My favorite part was this:
The forces that brought down OGAS resemble those that eventually undid the Soviet Union: the surprisingly informal forms of institutional misbehaviour. Subversive ministers, status quo-inclined bureaucrats, nervous factory managers, confused workers and even other economic reformers opposed the OGAS project because it was in their institutional self-interest to do so….This hints at something I՚ve thought about for a long time but haven՚t really managed to articulate: that the human built-in propensities for both competition and cooperation, for self-aggrandizement and for doing genuine good for others, are more or less constant no matter what the formalized institutional system of society.
There is an irony to this. The first global computer networks took root in the US thanks to well-regulated state funding and collaborative research environments, while the contemporary (and notably independent) national network efforts in the USSR floundered due to unregulated competition and institutional infighting among Soviet administrat. The first global computer network emerged thanks to capitalists behaving like cooperative socialists, not socialists behaving like competitive capitalists.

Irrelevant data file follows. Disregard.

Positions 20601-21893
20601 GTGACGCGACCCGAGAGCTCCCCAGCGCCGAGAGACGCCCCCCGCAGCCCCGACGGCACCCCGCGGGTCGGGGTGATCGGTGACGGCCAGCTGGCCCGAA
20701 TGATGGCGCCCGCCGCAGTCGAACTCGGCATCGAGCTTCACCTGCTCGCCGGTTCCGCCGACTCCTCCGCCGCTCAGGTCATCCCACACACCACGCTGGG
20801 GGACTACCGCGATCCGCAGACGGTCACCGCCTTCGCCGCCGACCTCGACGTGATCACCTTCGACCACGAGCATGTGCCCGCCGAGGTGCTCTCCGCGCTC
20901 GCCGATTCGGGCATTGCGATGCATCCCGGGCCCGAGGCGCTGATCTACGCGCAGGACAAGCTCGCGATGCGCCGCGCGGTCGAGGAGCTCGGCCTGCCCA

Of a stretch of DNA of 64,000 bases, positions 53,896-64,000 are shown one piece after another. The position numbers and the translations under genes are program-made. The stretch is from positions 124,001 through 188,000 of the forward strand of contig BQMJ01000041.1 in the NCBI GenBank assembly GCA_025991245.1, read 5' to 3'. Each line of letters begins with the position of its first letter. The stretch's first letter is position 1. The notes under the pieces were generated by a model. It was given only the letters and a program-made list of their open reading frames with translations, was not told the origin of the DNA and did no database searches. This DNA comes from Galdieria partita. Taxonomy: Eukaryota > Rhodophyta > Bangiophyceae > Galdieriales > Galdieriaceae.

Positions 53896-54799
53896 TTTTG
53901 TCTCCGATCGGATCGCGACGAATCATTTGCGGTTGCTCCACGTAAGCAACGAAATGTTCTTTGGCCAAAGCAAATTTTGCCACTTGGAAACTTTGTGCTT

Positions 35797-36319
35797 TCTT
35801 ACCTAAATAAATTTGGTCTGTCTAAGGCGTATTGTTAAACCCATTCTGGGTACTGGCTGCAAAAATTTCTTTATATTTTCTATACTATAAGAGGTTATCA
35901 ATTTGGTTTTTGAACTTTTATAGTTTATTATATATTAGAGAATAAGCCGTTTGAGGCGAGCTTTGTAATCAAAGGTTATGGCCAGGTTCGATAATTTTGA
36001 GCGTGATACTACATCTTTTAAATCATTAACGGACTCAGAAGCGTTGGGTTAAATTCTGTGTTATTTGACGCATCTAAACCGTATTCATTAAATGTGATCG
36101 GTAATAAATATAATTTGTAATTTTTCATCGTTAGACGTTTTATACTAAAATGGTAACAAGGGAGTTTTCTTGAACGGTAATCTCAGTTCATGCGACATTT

We live in an ostensibly capitalist system, but corporations sophisticated methodologies to make their inside feel like a socialist collective farm, with everybody pulling in unison for the team and acheive “alignment”, a little bit of Newspeak that Mao would feel right a home with. And contrariwise, it is certain that even in the deepest and most committed precincts of the communist world, people were quite adept at pursuing their own rational and individual self-interests, even if that could never be publicly acknowledged. This is what killed the Soviet internet and no doubt many other worthwhile initiatives.
It may even be the case that actual cooperation is inversely correlated to how much it is part of official ideology.